This leaflet has been issued by the Department of the Environment, Community & Local Government.
The Water Services (Amendment) Act 2012 provides for the introduction of a registration and inspection system for domestic wastewater treatment systems, including septic tanks and similar systems. It was introduced to address the European Court of Justice ruling against Ireland in October 2009, and even more importantly, to protect ground and surface water quality (particularly drinking water sources) from the risks posed by malfunctioning systems.
Owners of domestic wastewater treatment systems are required to register their systems in accordance with the Domestic Waste Water Treatment Systems (Registration) Regulations 2012. Registration forms are available from local authority offices, public libraries and Citizen Information Centres. Households can also register and pay online.
The registration fee payable is €50. The fee is intended to cover the costs to the water services authorities of administering the registers and of managing the risk-based inspections to be carried out. The legislation provides that those liable to register must have done so on or before 1st February 2013. However, registration remains open and householders who have not yet registered should do so as soon as possible – there are no late payment fees. It is an offence under the 2012 Act for a householder not to register and the penalty, on conviction, is a fine of up to €5,000.
Inspections and Performance Standards
The new legislation has been framed to minimise the impact on householders and there will be no inspection charge. The basic standard to be met by all domestic wastewater treatment systems is that they do not cause a risk to human health or the environment. Regulations also provide for the proper operation and maintenance of treatment systems and set out de-sludging requirements
The EPA’s National Inspection Plan forms the basis for the inspection system. All areas of the country are liable to inspection, with priority being given to areas where water quality (particularly drinking water) is most at risk from pollution by on-site waste water treatment systems. The Plan contains details of risk criteria used and the minimum number of inspections (per county) to be carried out in its first year of implementation.
Inspections are aimed at identifying treatment systems which are a risk to public health or the environment. Irrespective of the age of type of system in place, if there is no evidence of risk to human health or the environment, no action will be necessary. There is no question of imposing modern standards on older systems. Nor is there any question of householders having to acquire additional land to facilitate remediation work. Where an on-site system fails an inspection, the remediation work required will be based on factors such as the nature of the problem, the extent of risk to public health or the environment, existing site size and the hydrological and geological conditions present. Planning permission is not required for works arising from an inspection.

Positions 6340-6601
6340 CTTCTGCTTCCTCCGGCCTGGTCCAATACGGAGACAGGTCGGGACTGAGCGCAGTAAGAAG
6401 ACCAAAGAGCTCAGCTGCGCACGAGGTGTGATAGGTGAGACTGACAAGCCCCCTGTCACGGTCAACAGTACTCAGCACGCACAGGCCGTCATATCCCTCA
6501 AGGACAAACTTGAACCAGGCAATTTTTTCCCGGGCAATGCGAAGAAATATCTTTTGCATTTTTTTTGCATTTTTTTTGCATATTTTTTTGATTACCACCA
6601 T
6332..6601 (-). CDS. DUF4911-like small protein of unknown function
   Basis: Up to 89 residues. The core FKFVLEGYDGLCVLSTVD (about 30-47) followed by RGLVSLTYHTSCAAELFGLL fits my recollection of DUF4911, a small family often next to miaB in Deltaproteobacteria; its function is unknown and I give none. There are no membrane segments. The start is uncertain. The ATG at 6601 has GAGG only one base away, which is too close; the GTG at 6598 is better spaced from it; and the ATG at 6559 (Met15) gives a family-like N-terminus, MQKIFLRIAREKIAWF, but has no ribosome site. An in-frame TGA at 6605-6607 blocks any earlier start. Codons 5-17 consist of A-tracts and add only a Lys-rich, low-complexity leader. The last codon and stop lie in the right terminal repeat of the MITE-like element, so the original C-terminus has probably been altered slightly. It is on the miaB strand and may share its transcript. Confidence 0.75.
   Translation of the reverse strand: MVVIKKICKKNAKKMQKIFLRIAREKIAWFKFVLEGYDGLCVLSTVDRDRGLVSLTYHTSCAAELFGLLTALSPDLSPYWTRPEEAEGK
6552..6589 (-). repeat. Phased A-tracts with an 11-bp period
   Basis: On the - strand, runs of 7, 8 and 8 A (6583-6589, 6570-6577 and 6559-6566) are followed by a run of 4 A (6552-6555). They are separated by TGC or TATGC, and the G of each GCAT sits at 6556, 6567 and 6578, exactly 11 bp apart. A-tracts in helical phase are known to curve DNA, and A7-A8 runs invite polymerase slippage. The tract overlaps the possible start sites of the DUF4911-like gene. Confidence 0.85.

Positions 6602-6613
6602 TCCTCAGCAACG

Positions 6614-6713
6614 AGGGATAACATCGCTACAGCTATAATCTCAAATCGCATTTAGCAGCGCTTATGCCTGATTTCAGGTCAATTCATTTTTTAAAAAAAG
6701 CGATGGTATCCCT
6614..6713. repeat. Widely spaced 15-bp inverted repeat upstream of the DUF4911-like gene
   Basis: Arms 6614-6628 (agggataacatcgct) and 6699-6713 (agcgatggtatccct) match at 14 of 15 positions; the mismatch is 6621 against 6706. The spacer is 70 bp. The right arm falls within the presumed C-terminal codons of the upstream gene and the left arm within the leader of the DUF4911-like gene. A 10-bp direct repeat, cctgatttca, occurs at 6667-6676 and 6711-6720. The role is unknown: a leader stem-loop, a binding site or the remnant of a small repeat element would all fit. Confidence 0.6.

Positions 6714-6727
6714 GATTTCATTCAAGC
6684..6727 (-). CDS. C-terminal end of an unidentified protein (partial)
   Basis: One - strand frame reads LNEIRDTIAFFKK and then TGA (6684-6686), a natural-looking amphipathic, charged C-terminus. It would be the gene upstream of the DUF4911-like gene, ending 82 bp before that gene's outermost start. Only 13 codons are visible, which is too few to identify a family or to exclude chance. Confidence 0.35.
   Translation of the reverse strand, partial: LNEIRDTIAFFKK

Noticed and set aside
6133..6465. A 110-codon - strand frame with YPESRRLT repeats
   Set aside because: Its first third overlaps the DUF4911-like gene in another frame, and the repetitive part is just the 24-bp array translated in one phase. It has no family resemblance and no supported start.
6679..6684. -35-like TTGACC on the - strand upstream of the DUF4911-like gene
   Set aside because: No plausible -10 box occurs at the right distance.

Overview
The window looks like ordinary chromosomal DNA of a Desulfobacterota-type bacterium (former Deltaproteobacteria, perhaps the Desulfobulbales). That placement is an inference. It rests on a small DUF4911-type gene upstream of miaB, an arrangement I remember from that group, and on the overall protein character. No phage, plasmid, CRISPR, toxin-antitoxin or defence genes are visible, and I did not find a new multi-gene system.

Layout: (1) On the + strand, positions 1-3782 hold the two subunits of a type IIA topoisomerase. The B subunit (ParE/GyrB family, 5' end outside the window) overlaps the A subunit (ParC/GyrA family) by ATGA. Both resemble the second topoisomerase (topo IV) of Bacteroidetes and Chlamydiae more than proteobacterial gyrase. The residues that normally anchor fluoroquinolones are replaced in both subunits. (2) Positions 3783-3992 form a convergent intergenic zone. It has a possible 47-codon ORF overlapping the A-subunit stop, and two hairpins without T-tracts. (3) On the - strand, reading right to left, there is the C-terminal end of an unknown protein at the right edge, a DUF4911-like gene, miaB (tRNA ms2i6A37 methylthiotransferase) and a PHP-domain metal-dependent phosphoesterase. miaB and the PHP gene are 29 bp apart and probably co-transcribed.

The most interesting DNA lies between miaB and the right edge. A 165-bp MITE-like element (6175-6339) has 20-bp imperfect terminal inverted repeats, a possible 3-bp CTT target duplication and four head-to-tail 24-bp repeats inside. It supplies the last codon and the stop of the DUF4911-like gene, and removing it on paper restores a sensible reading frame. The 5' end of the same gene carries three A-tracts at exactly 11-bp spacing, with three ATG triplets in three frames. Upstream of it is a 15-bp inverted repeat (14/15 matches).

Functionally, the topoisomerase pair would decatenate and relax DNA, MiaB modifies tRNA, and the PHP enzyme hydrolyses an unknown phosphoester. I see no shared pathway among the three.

Important Note : Owners of systems selected for inspection will be notified at least 10 working days in advance of an inspection being carried out. Inspections will be carried out by suitably qualified local authority personnel. Householders should not allow any person to enter their property to examine their treatment system unless they have received prior notification in writing from their local authority that their system is to be inspected. Any person claiming to be from a local authority should be asked for official identification.
Grants are available for the carrying out of remediation, repair or upgrading works to, or replacement of, a domestic waste water treatment system, where such remediation, repair, upgrading or replacement arises directly from an inspection and subsequent issue of an advisory notice under the Water Services (Amendment) Act 2012. The scheme’s key points include :
• The treatment system requiring remediation must have been registered by the owner of the premises connected to it by the prescribed date of 1 February 2013.
• It is not a universal scheme – the treatment system concerned must have been inspected under the 2012 legislation
• Households with income of up to €50,000 per annum will be eligible to apply for a grant of 80% of approved costs with a maximum grant payable of €4,000. Households with incomes between €50,001 and €75,000 will be eligible for a grant of 50% of approved costs with a maximum grant payable of €2,500.
• Grants will not be paid towards the costs of maintaining, servicing or de-sludging a domestic waste water treatment system as these are costs which owners should be incurring as a matter of course to ensure that their systems are functioning properly.
• Applicants for grant aid must submit supporting documentation including evidence of household income, itemised receipts for the work carried out and a copy of the contractor’s tax clearance certificate.